3. Misaligned Expectations

Have you ever just wanted to vent to someone about a challenging situation and they jump in immediately telling you how to fix it? You weren’t looking for advice, but all of a sudden you’re getting told what to do. This is a common barrier and occurrence, unfortunately. Most of us want to be helpful and can’t help but jump into problem-solving mode. We can overcome this barrier by clarifying expectations at the beginning of a conversation and adapting our listening Ask what the individual wants from you during the conversation. As one of my favorite leaders used to clarify in meetings - are we information sharing or information processing? Are they looking to just provide a brief status update with no judgement or input from you? Are they coming to you for advice and discernment to help them get unstuck with something and to consider alternative approaches? Or do they merely want a supportive confidant or cheerleader to share a challenge or victory. Knowing what the individual expects from you as the listener right up front can set the conversation up for success.

Tips for Becoming a Better Listener

Keeping these barriers in mind, here are some things you can do during conversations to fully listen and not just hear.

1. Make Time

Focus on being effective in the conversation, not efficient. Steven Covey, author of my all-time favorite book, The 7 Habits of Highly Effective People, said “you simply can’t think efficiency with people. You think effectiveness with people and efficiency with things.” Once you’ve clarified up front what the person wants from the conversation be sure you have enough time to get through the content. We’re all pressed for time and usually jammed with back to back meetings. Make sure before you dig into a conversation that there’s enough time to get to the expected result.

2. Don’t Interrupt

This is hard! But keep yourself in check and let the individual complete their sentences. Be sure that full thoughts have been expressed and that the person is finished before you jump in with any response or questions. A good practice is to count to 5 before you step in. This may seem like a lifetime, but you’ll be surprised at how often the person has more to say and they will if you give them that time and space.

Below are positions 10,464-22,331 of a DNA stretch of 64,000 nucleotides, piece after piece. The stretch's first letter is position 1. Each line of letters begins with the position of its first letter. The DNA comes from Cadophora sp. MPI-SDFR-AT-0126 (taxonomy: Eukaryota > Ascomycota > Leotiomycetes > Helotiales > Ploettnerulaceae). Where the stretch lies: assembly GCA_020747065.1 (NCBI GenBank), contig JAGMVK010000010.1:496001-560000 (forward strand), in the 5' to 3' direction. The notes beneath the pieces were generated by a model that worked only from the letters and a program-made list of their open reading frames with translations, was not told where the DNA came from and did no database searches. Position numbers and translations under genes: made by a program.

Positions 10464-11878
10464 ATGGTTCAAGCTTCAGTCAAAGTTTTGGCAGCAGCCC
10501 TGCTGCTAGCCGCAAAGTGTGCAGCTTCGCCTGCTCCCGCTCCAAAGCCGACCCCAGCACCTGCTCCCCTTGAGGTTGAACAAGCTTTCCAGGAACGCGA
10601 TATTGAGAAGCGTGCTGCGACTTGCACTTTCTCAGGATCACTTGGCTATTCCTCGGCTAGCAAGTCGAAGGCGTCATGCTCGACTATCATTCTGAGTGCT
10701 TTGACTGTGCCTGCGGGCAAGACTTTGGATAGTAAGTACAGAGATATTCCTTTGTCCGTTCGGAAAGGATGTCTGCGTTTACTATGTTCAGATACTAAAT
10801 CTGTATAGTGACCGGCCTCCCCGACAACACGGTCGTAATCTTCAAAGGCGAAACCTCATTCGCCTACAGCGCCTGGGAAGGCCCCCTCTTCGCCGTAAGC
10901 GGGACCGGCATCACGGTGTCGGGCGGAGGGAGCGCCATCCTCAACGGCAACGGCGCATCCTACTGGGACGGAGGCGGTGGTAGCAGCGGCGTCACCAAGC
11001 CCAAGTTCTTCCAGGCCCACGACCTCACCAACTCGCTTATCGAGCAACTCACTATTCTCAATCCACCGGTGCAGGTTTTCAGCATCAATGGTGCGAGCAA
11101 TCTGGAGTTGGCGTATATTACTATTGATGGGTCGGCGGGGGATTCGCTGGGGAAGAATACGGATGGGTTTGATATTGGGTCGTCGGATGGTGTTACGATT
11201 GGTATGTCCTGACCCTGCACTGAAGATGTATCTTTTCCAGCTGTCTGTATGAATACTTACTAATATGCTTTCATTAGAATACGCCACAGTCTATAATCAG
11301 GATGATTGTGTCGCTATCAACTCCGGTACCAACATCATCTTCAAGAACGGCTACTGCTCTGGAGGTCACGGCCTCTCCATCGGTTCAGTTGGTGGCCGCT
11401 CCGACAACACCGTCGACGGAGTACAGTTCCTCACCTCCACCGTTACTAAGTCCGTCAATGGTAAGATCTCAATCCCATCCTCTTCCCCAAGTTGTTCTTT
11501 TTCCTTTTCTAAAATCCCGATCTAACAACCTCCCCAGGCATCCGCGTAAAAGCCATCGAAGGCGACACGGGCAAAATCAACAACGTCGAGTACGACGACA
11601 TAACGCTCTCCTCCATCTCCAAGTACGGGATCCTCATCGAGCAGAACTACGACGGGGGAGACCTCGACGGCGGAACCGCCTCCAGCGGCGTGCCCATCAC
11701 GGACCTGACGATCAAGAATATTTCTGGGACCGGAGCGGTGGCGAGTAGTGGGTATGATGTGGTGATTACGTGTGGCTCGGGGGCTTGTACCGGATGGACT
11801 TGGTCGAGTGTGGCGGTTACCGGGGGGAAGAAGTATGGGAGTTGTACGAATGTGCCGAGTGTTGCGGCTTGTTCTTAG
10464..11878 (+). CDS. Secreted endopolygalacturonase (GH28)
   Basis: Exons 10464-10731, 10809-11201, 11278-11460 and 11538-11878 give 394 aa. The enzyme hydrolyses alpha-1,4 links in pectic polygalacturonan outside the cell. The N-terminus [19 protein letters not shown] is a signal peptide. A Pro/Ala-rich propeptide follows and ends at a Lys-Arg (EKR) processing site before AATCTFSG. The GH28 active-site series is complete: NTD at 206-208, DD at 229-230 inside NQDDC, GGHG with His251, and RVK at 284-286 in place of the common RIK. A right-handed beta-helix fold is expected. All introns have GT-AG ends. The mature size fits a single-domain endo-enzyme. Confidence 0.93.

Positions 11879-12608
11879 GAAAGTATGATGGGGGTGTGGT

3. Take Notes

Writing down what you’re hearing is a great way to stay focused and capture details you will want to clarify later in the conversation. It also gives those of us with a propensity to interrupt something to do. If you’re taking notes on your computer or phone be sure to let the other person know you’re doing so. They may incorrectly assume you’re responding to emails or texting a friend.

4. Ask Questions

After you’re certain the speaker has finished their thoughts and is ready for a response begin with asking questions. Asking questions assures there is clarity before action. It also shows your intent to fully understand what the other person is saying and experiencing, and shows you are interested; committed. Clarify what you heard and ask for supporting details, or feelings behind the message. Repeat back an important fact they shared or a specific detail to confirm you have a complete understanding of what was said and what they meant. Using phrases like –  Do you mean? Are you saying? Would it be important for you?... go a long way in not only helping expand the conversation to get more clarity but also being sure the messenger feels heard.

5. Respond Appropriately

Circle back to the beginning of the conversation and what the expected outcome was. Did the individual get what they wanted out of the conversation? Did you leave them feeling heard? Did you mirror the emotion expressed? Agree on next steps, specific actions, and the timing for follow-up. And remember - listening isn’t just a one-time event. Effective communication between a manager and their employees is fundamental to the operation of any business and it’s a continual process. Make a commitment to follow these steps in team meetings and 1x1’s and you’ll go a long way in demonstrating you are not only hearing your colleagues, but you’re listening intently.


We are here to help! One of the most powerful management tools is simple self and team awareness. Knowing your natural communication style along with the styles of your team members is a great way to start. These insights help you effectively recognize the differences within your team and manage to those dynamics. When you commit to authentic communication, it’s easier to build employee trust and lay the foundation for sustained employee engagement and productivity.